Between June 1942 and February 1943, German student Sophie Scholl barely slept a wink. By moonlight, she sprayed anti-Nazi slogans onto walls and typed thousands of leaflets by hand, advising her countrymen on how best to practise active resistance against Hitler. By day, she ran courier missions across the country, stuffing secret messages into phone boxes, letterboxes and library books. Eventually executed for high treason, she fought for the enduring freedom of the human spirit, wherever and whenever it was threatened.
When a nationwide manhunt was launched to catch a traitor group “of considerable size and resources”, few could have predicted the truth about the culprits. The White Rose movement had nothing but pens for weapons, and fewer than 10 active members at any given time. All were students in their early 20s – a small circle of siblings, friends and lovers, with the exception of Sophie’s beloved philosophy lecturer, Kurt Huber.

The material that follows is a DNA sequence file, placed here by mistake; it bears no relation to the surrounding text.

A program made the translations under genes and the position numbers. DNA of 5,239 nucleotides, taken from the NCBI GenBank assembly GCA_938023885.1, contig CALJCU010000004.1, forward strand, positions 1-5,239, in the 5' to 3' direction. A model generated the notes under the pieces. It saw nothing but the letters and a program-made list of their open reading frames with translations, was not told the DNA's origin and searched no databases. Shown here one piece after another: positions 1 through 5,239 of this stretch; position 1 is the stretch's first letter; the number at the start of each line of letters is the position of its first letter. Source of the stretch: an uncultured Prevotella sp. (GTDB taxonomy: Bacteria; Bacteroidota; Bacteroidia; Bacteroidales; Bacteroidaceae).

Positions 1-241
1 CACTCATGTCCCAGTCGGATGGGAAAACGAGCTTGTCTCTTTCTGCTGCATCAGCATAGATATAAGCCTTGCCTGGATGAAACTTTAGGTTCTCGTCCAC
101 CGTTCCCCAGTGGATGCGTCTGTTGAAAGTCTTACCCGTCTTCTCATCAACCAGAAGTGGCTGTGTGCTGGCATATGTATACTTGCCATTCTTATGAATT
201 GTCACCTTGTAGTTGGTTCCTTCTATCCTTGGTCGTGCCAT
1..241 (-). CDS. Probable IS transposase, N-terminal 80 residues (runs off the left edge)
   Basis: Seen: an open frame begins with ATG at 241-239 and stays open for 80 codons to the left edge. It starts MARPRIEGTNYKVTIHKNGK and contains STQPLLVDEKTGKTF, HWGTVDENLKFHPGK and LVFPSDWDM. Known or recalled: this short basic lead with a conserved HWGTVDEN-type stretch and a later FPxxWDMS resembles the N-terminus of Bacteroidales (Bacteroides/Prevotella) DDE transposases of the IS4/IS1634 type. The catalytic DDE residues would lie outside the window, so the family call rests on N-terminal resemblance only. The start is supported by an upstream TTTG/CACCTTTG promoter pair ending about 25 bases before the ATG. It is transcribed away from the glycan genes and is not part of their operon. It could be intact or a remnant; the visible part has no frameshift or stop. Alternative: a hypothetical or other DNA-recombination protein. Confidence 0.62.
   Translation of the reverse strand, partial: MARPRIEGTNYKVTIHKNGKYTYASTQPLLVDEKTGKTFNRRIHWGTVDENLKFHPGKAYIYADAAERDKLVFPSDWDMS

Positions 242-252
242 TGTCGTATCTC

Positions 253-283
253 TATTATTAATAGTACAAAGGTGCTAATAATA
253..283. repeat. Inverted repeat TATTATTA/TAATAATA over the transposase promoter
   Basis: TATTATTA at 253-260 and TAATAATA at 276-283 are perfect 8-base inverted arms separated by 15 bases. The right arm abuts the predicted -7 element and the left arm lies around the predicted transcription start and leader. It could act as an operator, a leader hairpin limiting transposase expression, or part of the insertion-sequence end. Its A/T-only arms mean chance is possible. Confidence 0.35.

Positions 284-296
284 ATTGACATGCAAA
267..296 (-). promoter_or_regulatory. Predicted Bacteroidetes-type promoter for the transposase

As a young woman, Sophie aroused little suspicion at checkpoints and was notoriously good at hiding the group’s tracks. However, in seizing every opportunity to spread their message further, she put herself in grave danger. During a routine leaflet drop at the University of Munich on 18 February 1943, she climbed to the top floor and spontaneously flung excess copies into the air, sending a cascade of paper down the atrium staircase. Caught in the act, she was immediately reported to the Gestapo.
Sophie remained stoic in the courtroom, and serene even when walking to her death. On the night before her execution, she shared a dream with her cellmate.
“It was a sunny day. I was carrying a child, in a long white dress, to be christened. Suddenly, a crevasse opened at my feet, gradually gaping wider and wider. I was able to put the child down safely before plunging into the abyss. The child is our idea. In spite of all obstacles, it will prevail.”
Her prophecy was correct. Though she received little credit until after the war, Sophie is now a national hero. Her actions represented the ‘other’ Germany – one of progressive thinking and poetry – during a time of barbarism and mass ignorance.
Further reading: The White Rose: Munich 1942-1943 by Inge Scholl (Wesleyan University Press); Opposition and Resistance in Nazi Germany by Frank McDonough (Cambridge Perspectives in History).
This feature originally appeared in Oh Comely issue 32.